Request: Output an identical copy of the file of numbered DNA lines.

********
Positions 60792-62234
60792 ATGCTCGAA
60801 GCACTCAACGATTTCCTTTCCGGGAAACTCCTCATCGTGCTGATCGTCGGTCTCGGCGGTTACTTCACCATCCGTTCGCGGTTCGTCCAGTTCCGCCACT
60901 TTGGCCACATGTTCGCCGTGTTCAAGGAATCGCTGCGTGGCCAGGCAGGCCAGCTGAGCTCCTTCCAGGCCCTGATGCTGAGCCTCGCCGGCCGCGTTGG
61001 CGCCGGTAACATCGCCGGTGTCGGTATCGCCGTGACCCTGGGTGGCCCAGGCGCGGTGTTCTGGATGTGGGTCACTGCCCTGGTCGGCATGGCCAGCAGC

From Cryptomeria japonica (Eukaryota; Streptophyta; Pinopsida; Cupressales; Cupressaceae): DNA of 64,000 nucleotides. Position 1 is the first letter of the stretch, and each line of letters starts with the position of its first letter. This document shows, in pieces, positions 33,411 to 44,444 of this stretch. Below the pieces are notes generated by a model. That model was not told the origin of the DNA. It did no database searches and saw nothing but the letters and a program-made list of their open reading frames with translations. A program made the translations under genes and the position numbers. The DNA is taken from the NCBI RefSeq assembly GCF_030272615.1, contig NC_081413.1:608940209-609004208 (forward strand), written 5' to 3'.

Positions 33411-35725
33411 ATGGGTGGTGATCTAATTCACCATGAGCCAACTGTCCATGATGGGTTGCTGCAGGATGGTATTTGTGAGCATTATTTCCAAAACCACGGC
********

Positions 60792-62234
60792 ATGCTCGAA
60801 GCACTCAACGATTTCCTTTCCGGGAAACTCCTCATCGTGCTGATCGTCGGTCTCGGCGGTTACTTCACCATCCGTTCGCGGTTCGTCCAGTTCCGCCACT
60901 TTGGCCACATGTTCGCCGTGTTCAAGGAATCGCTGCGTGGCCAGGCAGGCCAGCTGAGCTCCTTCCAGGCCCTGATGCTGAGCCTCGCCGGCCGCGTTGG
61001 CGCCGGTAACATCGCCGGTGTCGGTATCGCCGTGACCCTGGGTGGCCCAGGCGCGGTGTTCTGGATGTGGGTCACTGCCCTGGTCGGCATGGCCAGCAGC

From Cryptomeria japonica (Eukaryota; Streptophyta; Pinopsida; Cupressales; Cupressaceae): DNA of 64,000 nucleotides. Position 1 is the first letter of the stretch, and each line of letters starts with the position of its first letter. This document shows, in pieces, positions 33,411 to 44,444 of this stretch. Below the pieces are notes generated by a model. That model was not told the origin of the DNA. It did no database searches and saw nothing but the letters and a program-made list of their open reading frames with translations. A program made the translations under genes and the position numbers. The DNA is taken from the NCBI RefSeq assembly GCF_030272615.1, contig NC_081413.1:608940209-609004208 (forward strand), written 5' to 3'.

Positions 33411-35725
33411 ATGGGTGGTGATCTAATTCACCATGAGCCAACTGTCCATGATGGGTTGCTGCAGGATGGTATTTGTGAGCATTATTTCCAAAACCACGGC